How are doctors in Germany coping with spread of coronavirus?

GPs say they are prepared for dealing with the virus spread, and patients' worries – but they are concerned about running out of protective equipment.

How are doctors in Germany coping with spread of coronavirus?
A medical professional holding a protective respiratory mask. Photo: DPA

“The basic stock of protective equipment available to office-based colleagues in their practices will not be sufficient nationwide if the number of suspected cases increases,” said Andreas Gassen, head of the National Association of Statutory Health Insurance Physicians (KBV). “And everything points to that.”

He said that talks were therefore being held with Germany’s Health Ministry, and all those involved, in order to find a rapid solution and to provide protective clothing and materials, such as respiratory masks, where it was needed. 

“It must be clear how doctors can get the necessary material,” Gassen said. This is subject to constant coordination.

Gassen added: “We are taking the situation seriously. But there's still no reason to panic.” 

It was to be expected that the number of confirmed cases in Germany would increase, and that they will continue to grow, health professionals recognise.

“What is important, however, is that many infected people have no symptoms at all, most of them have only flu-like symptoms, only a few fall seriously ill,” said Gassen.

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Doctors in Germany are well organised

It should also not be forgotten that regardless of the coronavirus, many people are currently suffering from a cold or flu-like infection.

When asked whether practices across the Bundesrepublik could cope with the situation, Gassen said: “A resounding yes.” 

He said that GPs were well organised and positioned. As far as tests for the new virus are concerned, an agreement on the assumption of costs was quickly reached with the Central Association of Statutory Health Insurance Organisations.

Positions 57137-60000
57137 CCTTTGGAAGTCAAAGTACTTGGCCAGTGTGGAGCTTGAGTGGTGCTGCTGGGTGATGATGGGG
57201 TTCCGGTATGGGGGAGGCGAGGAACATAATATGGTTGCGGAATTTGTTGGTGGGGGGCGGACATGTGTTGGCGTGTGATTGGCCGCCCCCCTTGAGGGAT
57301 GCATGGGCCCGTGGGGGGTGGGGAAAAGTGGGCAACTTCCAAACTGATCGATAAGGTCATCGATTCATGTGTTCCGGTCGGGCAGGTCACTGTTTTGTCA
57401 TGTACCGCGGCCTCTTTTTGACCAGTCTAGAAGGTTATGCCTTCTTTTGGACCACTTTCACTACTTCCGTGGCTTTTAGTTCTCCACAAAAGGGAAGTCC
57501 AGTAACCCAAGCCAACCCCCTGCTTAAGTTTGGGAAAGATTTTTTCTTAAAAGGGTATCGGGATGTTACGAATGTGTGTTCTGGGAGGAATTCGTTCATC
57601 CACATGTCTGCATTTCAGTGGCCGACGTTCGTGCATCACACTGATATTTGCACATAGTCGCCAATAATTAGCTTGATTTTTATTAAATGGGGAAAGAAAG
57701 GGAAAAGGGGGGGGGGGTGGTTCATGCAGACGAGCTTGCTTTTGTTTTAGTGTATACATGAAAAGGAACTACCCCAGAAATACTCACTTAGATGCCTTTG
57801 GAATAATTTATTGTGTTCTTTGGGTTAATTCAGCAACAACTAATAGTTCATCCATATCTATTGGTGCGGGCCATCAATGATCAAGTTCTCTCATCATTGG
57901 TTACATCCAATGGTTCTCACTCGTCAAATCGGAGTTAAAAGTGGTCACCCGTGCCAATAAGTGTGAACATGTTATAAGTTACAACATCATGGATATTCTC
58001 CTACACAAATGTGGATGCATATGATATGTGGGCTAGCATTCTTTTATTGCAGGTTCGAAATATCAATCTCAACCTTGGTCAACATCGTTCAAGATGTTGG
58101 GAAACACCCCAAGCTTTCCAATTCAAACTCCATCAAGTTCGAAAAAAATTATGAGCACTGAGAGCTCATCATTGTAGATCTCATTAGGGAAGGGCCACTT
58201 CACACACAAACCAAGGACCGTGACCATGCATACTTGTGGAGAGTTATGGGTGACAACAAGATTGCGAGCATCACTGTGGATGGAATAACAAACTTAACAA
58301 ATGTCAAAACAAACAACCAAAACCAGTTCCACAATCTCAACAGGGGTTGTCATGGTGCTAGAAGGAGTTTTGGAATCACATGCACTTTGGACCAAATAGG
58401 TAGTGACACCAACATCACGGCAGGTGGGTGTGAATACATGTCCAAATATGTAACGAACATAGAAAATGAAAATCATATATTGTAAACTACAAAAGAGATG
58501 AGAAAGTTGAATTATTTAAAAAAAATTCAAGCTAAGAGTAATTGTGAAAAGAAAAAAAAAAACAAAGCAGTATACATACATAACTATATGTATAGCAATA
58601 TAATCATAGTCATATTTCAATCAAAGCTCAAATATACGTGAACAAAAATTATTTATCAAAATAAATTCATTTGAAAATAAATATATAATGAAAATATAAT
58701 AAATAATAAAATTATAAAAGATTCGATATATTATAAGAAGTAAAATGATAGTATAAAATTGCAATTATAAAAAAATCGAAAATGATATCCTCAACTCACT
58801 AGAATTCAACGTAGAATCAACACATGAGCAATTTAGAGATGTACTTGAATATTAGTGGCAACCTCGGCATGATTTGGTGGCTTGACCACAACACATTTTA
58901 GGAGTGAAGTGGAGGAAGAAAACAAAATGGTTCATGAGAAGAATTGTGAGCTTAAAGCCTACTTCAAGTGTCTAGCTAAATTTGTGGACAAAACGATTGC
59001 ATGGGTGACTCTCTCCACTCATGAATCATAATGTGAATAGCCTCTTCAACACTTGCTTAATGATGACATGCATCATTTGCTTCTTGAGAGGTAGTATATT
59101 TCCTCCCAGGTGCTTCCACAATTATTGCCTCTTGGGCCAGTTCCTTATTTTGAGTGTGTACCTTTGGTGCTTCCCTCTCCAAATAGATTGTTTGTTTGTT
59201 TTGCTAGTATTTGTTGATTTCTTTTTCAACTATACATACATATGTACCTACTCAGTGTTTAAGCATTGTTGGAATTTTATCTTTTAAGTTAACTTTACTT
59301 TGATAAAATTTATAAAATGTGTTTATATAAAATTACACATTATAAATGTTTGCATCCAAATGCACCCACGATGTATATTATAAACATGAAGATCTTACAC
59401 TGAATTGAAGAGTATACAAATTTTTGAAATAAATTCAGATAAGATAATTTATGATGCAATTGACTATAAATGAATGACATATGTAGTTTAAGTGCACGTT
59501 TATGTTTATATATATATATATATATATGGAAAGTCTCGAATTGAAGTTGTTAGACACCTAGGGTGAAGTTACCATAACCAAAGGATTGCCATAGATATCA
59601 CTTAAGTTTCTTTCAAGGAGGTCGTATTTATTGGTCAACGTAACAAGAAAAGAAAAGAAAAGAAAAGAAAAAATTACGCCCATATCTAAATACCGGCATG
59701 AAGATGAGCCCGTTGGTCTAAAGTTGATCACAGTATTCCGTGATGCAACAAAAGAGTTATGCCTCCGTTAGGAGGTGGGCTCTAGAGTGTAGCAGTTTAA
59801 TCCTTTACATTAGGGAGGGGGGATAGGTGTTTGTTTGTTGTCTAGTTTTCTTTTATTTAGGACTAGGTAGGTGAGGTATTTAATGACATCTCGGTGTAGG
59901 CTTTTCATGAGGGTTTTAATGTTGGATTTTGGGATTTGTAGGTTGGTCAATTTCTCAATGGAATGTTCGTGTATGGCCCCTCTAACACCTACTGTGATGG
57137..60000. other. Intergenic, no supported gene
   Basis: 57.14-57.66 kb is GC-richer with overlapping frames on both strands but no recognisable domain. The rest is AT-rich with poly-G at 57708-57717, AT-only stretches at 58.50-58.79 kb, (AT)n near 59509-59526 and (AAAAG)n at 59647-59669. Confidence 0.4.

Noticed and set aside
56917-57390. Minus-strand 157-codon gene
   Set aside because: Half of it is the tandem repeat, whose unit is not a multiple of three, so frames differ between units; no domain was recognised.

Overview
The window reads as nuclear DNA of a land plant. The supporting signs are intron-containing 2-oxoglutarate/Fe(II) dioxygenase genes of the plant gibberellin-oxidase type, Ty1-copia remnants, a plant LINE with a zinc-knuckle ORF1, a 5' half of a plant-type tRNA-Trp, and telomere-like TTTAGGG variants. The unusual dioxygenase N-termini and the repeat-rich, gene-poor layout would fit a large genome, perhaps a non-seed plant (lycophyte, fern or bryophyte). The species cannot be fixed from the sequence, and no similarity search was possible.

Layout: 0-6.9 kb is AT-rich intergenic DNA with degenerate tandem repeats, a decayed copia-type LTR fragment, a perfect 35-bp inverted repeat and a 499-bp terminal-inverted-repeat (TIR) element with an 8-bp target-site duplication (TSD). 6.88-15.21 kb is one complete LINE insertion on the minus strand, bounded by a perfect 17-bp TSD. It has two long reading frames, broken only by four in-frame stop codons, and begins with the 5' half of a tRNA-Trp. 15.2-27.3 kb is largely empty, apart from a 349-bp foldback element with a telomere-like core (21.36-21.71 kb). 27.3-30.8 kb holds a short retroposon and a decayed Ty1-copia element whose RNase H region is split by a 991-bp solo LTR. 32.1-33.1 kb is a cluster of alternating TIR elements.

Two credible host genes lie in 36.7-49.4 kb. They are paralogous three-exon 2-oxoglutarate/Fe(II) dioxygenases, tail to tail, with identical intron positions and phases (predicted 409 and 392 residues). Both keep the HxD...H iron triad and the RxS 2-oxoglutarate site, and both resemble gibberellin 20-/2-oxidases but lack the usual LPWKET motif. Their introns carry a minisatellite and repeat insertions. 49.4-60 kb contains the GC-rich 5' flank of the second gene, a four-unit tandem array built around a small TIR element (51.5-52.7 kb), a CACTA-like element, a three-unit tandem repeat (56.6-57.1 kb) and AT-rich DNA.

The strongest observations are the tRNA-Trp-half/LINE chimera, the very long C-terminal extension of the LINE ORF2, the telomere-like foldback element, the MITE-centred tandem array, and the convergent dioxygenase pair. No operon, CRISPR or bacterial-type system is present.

“If a doctor deems such a test to be appropriate from a medical point of view, then he should carry it out,” said Gassen.

READ ALSO: Merkel avoids handshakes amid rising number of virus cases

The test is a throat swab that is analysed in a laboratory. “There are no known capacity problems,” added Gassen.

He explained that GPs understand patients' concerns but urged for people to be aware of the most up-to-date information and phone the doctor instead of visiting them.

“You can support us,” he said. “If you are worried that you might have contracted the disease because you suffer from cold symptoms and have been in a region where coronavirus cases have occurred, first contact a doctor or on-call doctor's office by telephone – this is important.”

It is also possible to dial the nationwide medical on-call number: 116-117. If necessary, further action or clarification will then be carried out.

READ ALSO: MAPS: The parts of Germany most affected by coronavirus


Protective equipment – (die) Schutzausrüstung

Respiratory mask – (die) Atemschutzmaske

GPs see themselves as prepared – die Praxisärzte sehen sich gewappnet

Not be sufficient/enough – nicht ausreichen

Throat swab (der) Rachenabstrich

No reason to panic – kein Grund zur Panik